The national Multistate Bar Examination (MBE) mean scaled score for July 2020 was 146.1, an increase of about 5 points from the July 2019 mean of 141.1. In July 2020 5,678 examinees in 23 jurisdictions sat for the MBE. The small number of examinees and jurisdictions in July 2020 (compared to the 45,334 examinees in 54 jurisdictions who tested in July 2019) was a result of the use of alternative test dates in many jurisdictions in response to the COVID-19 pandemic.
In addition to the comparison of July 2020 MBE performance with July 2019 performance across all jurisdictions, a comparison was made between 2020 and 2019 performance in the 23 jurisdictions that administered the exam this July. Results of this comparison were largely the same as those observed with the full sample, although the differences between 2019 and 2020 were smaller for this group than when 2020 performance was compared with total 2019 results: overall, performance improved by about 3.5 points over 2019 for test takers in the 23 jurisdictions that administered the exam this July.
The percentage of examinees who were likely first-time test takers* in July 2020 (about 75%) was about 6% higher compared to the limited July 2019 cohort and about 10% higher than the full 2019 cohort.
The percentage of examinees in July 2020 who had likely taken the bar exam previously (about 14%) was about 7% lower compared to the limited July 2019 cohort and about 12% lower than the full 2019 cohort.
The average increase in mean MBE scores from July 2019 to July 2020 is attributable to increased performance across all groups of test takers examined. The increase in the number of first-time test takers and corresponding decrease in the number of repeat test takers may also have been a factor, as the performance of first-time test takers tends to be stronger, on average, than that of repeaters.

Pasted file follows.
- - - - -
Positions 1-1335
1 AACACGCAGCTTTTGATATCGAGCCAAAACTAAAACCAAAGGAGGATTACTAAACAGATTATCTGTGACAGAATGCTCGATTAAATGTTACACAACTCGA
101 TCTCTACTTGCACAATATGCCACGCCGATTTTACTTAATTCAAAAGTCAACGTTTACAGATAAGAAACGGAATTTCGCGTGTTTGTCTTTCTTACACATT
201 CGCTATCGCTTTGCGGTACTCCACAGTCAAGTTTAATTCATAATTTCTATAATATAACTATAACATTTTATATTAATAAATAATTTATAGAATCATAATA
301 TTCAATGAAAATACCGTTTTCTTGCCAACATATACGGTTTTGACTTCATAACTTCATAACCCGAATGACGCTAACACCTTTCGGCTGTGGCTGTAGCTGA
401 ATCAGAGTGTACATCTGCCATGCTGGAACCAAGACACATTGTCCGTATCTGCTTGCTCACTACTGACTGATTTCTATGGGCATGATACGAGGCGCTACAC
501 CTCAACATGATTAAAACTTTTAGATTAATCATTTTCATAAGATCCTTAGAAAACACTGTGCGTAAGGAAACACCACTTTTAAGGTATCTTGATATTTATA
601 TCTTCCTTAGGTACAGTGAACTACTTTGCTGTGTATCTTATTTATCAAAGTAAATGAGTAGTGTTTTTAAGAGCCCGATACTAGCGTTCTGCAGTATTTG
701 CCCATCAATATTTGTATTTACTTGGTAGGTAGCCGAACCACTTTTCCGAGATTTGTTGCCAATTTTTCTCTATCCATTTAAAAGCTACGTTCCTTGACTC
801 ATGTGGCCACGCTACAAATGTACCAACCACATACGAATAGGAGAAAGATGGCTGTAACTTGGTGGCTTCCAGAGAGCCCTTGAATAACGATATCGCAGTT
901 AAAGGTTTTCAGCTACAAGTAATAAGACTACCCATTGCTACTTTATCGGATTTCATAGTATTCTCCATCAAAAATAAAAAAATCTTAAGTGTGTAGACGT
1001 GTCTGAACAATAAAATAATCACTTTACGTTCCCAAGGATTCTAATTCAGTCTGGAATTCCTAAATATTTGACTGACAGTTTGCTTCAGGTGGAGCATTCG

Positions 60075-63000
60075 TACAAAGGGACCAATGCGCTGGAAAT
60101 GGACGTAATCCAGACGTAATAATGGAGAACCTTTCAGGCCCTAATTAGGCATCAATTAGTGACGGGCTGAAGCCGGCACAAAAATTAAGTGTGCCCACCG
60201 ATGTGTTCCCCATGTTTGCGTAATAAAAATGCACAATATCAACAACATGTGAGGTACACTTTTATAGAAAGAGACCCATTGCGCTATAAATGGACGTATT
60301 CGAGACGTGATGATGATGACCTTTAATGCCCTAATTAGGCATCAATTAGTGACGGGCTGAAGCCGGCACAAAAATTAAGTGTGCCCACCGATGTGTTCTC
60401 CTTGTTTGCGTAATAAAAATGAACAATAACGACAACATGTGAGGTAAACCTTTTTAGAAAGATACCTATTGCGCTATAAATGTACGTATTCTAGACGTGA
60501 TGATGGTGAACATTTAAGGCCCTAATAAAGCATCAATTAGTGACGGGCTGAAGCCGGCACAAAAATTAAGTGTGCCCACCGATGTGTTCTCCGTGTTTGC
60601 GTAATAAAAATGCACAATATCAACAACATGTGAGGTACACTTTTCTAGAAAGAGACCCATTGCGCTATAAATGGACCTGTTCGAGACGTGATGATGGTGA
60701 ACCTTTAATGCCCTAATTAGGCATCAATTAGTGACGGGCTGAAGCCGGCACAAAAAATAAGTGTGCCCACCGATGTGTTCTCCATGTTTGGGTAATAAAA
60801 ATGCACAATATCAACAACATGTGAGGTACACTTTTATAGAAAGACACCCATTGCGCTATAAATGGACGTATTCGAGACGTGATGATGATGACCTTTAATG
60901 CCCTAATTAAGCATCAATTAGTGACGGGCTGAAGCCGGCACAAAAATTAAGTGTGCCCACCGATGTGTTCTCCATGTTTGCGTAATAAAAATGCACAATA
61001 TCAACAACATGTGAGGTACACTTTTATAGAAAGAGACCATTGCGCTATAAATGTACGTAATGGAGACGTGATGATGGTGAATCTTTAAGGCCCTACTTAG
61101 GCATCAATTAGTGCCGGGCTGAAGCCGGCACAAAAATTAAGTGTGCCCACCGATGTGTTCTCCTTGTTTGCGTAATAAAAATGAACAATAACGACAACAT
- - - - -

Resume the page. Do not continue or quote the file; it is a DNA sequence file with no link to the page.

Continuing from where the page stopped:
Reliability, an indicator of the consistency of a set of examination scores with a maximum value of 1.0, was 0.93 for the July 2020 MBE, similar to previous July MBE administrations.
Jurisdictions are currently in the process of grading the written components of the bar exam; once this process is completed, bar exam scores will be calculated and passing decisions reported by jurisdictions.
As part of its COVID-19 response, NCBE is providing jurisdictions with exam materials for two additional bar exams in September. On September 9-10, nine jurisdictions will administer the exam to about 2,300 examinees. On September 30-October 1, five jurisdictions will administer the exam to about 500 examinees. NCBE will release MBE mean score data for these additional exams when it becomes available. NCBE is also providing a limited set of exam materials for an emergency remote exam for local admission to be held on October 5-6 by 20 jurisdictions. Because that exam will be scored by the individual jurisdictions that administer it, NCBE will not have MBE mean score data to report for the remote option.
Nine jurisdictions that administered the exam in July are also administering a second exam on one of the three September or October dates in order to give their candidates an additional option to take the exam during the COVID-19 pandemic. Seven jurisdictions that traditionally administer the MBE have chosen not to do so for their July or alternatively scheduled exam administrations or have canceled their exams until 2021. A map showing bar exam status by jurisdiction is available at www.ncbex.org/ncbe-covid-19-updates/july-2020-bar-exam-jurisdiction-information.
* The first-time and repeat test taker information calculated by NCBE is an approximation based on biographic data and the NCBE Number, which have not been used consistently in all jurisdictions across time. Use of the NCBE Number as a unique identifier has increased steadily since it was introduced in 2011; it is now used in all but two of the jurisdictions that administer the MBE, and it identified about 99% of the July 2020 examinees. Repeat test takers are defined as those who were identified as having taken an MBE in any jurisdiction at least once prior to the current administration. However, the identification of repeat test takers is less certain in the case of earlier previous exam administrations than for more recent administrations, depending on when a jurisdiction began using the NCBE Number.